FBI Catches on to Crypto Apps Scamming Users

Upwards of 200 individuals have recently been taken advantage of by deceitful crypto firms providing seemingly valid services, resulting in the loss of millions of dollars. According to the FBI, at the outset of 2022, at least 28 individuals were duped out of $3.7 million in a five-month time frame by convincing them to deposit cryptocurrency into fraudulent wallet apps.

According to the FBI warning, these cybercriminals pretended to be a lawful US financial intermediary, but once 13 of the 28 victims tried to make a withdrawal from the application, they got an email declaring they would have to pay federal taxes on their investment portfolios before making withdrawals. These individuals paid, but they never received their funds.

The warning went on to alert about $5.5 million nicked from four YiBit app victims who were informed they would be required to pay taxes on their assets but were still refused admission to their investments after making the payment.

In addition, $900,000 was extorted from one person of Supayos, AKA Supay, which pretended to be a valid Australian currency conversion firm. The company informed the victim that the minimum investment was $900,000, which he refused, and threatened to block all of his investments unless the money was paid.

These are only a few of the latest victims, but it’s evident that this is a serious enough problem that the FBI is starting to take notice. According to them, the cybercriminals’ activities are defrauding American investors and starting to cause reputational damage to US investment companies.

According to a Chainalysis analysis of 2022 crypto crime patterns, unlawful crypto behavior has approached an unusual plateau. It is at its peak in terms of price, but it accounts for the smallest proportion of all virtual currency activity. This makes it evident that fraudsters are becoming more sophisticated.

The number of cybercriminals using crypto as a pretense increased by 79% in 2021, but that figure pales in comparison to cumulative cryptocurrency implementation, which increased by 567% and managed to carry an overall volume of transactions of $15.8 trillion.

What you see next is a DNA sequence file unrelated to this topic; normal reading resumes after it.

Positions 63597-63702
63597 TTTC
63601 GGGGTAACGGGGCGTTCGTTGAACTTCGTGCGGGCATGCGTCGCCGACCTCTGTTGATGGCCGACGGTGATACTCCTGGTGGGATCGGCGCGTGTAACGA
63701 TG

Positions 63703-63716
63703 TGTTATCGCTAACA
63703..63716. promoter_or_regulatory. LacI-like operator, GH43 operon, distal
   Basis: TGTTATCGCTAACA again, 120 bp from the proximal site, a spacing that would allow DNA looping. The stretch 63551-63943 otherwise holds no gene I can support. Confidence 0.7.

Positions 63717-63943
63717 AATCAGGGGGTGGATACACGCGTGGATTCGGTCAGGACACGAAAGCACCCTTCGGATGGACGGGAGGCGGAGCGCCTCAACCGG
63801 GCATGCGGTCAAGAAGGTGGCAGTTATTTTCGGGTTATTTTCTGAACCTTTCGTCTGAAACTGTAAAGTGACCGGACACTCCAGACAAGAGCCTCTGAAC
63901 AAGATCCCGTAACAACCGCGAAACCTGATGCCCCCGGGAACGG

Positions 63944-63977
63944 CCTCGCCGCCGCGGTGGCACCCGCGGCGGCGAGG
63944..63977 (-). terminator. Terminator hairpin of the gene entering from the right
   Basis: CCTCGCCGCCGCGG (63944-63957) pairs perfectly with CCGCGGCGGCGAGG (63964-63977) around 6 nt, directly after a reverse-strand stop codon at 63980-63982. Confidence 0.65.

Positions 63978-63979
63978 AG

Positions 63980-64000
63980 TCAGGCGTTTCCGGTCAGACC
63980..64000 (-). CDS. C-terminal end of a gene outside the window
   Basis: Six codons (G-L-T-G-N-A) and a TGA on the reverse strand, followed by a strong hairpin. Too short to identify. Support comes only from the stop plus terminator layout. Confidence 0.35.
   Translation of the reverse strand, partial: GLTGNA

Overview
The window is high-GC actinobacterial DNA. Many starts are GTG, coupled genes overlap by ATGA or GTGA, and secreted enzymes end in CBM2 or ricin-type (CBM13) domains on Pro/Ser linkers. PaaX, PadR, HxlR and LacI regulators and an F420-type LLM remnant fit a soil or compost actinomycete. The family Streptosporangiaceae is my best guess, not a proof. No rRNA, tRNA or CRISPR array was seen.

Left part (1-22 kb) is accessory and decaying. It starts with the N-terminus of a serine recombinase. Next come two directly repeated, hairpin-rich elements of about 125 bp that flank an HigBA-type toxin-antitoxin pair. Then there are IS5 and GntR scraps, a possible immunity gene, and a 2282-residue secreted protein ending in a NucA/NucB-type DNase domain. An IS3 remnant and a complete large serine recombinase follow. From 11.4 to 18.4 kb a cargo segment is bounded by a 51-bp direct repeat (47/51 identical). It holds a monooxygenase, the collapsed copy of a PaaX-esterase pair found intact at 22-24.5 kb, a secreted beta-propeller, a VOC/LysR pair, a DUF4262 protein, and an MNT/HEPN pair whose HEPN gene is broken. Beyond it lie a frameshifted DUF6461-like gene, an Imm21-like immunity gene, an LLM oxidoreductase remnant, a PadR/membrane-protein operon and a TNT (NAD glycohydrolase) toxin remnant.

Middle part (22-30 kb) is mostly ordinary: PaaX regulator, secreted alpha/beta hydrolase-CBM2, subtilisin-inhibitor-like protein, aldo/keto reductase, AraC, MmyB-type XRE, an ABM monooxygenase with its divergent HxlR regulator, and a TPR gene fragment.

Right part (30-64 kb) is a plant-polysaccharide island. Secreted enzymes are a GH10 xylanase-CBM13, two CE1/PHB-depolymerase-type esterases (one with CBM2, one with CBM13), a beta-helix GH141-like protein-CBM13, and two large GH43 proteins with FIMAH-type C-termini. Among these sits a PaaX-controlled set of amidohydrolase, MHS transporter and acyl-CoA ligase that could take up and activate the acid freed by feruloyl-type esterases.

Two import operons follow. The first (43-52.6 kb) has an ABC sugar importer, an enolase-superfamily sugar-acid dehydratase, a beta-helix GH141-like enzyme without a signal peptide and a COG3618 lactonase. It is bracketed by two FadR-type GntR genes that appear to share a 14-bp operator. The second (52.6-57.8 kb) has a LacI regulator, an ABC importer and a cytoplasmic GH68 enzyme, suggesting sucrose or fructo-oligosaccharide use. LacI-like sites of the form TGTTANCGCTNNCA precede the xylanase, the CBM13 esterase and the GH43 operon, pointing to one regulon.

However, as the report points out, virtual currency fraudulent profits remain high, and $14 billion in nefarious activities constitutes a substantial issue.

As a prospective cryptocurrency investor, it’s reasonable to think that this would never happen to you. You might think you’re not crazy enough to palm over your hard-earned crypto to some shady investment manager who messaged you out of the blue or to transfer it in an arbitrary wallet app, but it’s never that simple.

Cryptocurrency fraudsters now employ a variety of techniques to entice their victims, including some extremely convoluted methods that no one anticipated, such as when hackers took over the British army’s YouTube and Twitter accounts the other week to stooge NFTs. Even Crypto.com is vulnerable to cyber-attacks.

Despite the unprecedented crash that has led to virtual currency lending institutions filing for bankruptcy, it’s a smart option to double-check the validity of any applications you intend to use if you’re thinking about getting into the cryptocurrency space right now.

Any ordinary hacker could pose as a genuine investment company offering crypto exchanges via mobile applications. Even now, as virtual currency miners consider selling their unexpectedly undesired GPUs, cybercriminals are consistently on the prowl, smelling newly minted blockchain coinage.

Food for Thought

 

One of the primary reasons for the creation of cryptocurrency in the first place was the fact that it could easily be transferred from one individual to another with no trace of it. This core feature of cryptocurrency is what makes it so easy for cybercriminals to take it from people without authorities being able to trace the funds.

The Bottom Line

 

Many governments all over the globe have begun regulating or considering the option of regulating crypto so that occurrences such as this become less likely to occur. In the meantime, one should always make sure to complete their due diligence before just depositing large amounts of money into inconspicuous apps. It is alarming just how easy it is for scammers to set up falsified programs that do nothing but steal the money from individuals looking to get into the cryptocurrency investment space.

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Author: Jason Donaldson